Tuberculosis (TB) poses a severe global public health problem that is exacerbated by co-infection with HIV and growing drug resistance to current treatments. Today's efforts to develop improved TB treatments, are markedly hindered by the long duration and laborious, costly nature of late-stage clinical TB drug trials. The availability of biomarkers that could: 1) streamline Phase 2 development, and 2) distinguish patients, at the end of treatment or sooner, who have achieved stable cure from those at high risk for relapse, would facilitate triaging of novel treatments worthy of phase 3 evaluation, and shorten pivotal trials by at least 1-2 years, markedly increasing feasibility for development of improved TB therapies, and dramatically speeding the evaluation and ultimately, registration, of improved treatment regimens for TB patients. Discovery and qualification of such biomarkers will only be possible if the relevant, high quality, well-documented, clinical specimens are available to the biomarker research community. We therefore request funding to support the Consortium for TB Biomarkers (CTB2), composed of three organizations central to TB clinical drug development, each having plans to conduct late stage TB drug trials: NIAID's AIDS Clinical Trials Group (ACTG), CDC's TB Trials Consortium (TBTC), and the Global Alliance for TB Drug Development (TB Alliance). The CTB2 has agreed on a core set of samples to be collected, processed and stored based on established standards and procedures, including use of common data elements, and has received initial, seed funding from the FDA Office of Critical Path Programs. This R24 award will provide crucial bridge funding to enable establishment of the Biorepository composed of the agreed upon samples, storage for up to five years (additional funding to be sought for storage up to a total often years), and downstream, distribution to qualified investigators through a peer review system. This project brings together for the first time three leading organizations in TB drug trials to enable discovery and qualification of biomarkers of TB drug effect, including a marker of stable TB cure vs. relapse as the first priority - an achievement that will dramatically facilitate development of crucial, improved TB treatments.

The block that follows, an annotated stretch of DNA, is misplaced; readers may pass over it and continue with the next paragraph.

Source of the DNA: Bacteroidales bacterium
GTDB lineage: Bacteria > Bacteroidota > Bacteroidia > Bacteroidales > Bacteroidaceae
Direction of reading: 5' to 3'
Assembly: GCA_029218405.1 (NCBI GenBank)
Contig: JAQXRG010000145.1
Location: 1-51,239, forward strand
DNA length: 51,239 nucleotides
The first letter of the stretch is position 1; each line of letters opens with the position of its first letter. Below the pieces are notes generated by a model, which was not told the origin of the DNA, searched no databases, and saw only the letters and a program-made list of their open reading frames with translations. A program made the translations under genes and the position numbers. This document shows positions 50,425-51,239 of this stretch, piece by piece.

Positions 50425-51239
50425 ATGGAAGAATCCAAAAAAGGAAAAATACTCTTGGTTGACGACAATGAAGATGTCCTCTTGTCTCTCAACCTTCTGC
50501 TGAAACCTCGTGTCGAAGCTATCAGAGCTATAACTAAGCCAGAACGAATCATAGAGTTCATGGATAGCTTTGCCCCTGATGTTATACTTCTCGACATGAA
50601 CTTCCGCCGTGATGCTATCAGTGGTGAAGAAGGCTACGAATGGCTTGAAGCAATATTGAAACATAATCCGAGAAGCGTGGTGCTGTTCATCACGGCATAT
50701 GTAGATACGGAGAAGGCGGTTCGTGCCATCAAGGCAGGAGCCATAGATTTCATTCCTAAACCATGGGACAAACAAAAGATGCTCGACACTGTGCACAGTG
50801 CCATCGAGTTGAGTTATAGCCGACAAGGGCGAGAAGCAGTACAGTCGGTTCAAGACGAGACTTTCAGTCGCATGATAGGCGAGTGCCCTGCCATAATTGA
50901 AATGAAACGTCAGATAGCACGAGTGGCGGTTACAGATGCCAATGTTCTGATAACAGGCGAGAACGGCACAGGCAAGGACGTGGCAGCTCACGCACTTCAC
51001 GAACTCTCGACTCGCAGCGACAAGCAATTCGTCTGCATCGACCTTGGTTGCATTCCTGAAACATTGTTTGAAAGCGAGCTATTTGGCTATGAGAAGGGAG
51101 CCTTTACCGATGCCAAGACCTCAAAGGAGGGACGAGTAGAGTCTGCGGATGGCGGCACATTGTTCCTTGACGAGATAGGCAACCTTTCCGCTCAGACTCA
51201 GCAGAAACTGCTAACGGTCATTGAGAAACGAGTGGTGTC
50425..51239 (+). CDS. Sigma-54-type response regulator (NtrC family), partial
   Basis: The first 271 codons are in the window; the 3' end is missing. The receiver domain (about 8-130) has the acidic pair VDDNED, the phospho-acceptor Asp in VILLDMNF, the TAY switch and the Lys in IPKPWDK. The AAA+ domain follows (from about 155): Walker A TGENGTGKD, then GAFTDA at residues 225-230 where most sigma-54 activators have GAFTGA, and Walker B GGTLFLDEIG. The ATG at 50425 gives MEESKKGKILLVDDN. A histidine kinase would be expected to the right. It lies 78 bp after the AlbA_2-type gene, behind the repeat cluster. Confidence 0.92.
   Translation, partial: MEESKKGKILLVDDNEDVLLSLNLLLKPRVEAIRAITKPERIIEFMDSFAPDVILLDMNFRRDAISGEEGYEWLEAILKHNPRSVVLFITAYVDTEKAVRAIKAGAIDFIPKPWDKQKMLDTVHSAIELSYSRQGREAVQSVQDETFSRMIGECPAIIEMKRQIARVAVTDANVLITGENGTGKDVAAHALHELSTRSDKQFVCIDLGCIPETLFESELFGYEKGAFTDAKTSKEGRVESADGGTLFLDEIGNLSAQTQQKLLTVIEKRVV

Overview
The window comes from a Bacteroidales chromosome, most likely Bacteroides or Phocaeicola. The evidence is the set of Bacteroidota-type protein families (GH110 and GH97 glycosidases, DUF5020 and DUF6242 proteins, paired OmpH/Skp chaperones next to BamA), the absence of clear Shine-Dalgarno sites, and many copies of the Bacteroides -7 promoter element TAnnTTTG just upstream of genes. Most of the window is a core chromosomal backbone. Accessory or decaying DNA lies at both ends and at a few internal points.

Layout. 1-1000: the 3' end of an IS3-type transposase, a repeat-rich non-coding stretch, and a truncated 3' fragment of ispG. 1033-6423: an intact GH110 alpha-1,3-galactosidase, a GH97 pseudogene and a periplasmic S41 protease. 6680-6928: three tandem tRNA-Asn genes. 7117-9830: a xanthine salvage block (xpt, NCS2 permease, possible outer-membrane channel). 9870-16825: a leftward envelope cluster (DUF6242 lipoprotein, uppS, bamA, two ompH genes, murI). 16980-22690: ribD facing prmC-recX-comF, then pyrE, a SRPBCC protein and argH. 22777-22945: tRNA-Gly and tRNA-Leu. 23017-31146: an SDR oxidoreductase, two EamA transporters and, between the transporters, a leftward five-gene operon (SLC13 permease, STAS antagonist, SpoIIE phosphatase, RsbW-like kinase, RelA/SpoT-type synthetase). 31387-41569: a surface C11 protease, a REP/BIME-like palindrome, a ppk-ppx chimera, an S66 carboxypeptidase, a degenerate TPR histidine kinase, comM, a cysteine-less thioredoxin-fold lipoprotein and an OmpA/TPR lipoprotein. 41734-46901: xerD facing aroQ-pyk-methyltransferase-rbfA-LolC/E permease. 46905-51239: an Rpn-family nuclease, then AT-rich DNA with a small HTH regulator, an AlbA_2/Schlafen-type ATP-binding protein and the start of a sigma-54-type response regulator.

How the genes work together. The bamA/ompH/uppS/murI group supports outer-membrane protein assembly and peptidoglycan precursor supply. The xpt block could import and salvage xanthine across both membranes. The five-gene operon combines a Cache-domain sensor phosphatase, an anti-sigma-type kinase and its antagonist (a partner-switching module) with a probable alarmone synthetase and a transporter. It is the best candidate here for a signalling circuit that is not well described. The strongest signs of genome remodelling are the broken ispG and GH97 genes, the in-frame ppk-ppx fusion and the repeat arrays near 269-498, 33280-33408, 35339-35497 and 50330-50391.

TB, the second most deadly infectious disease in the world, is treated with a cocktail of drugs several decades old. Efforts to develop improved TB treatments are severely hampered by very lengthy and cost-intensive late-stage clinical trials. Establishment of a biorepository of well-characterized, serial clinical specimens from TB patients from diagnosis to cure or relapse in a safe and readily retrievable format will enable discovery and qualification of biomarkers to speed clinical development of improved TB treatments.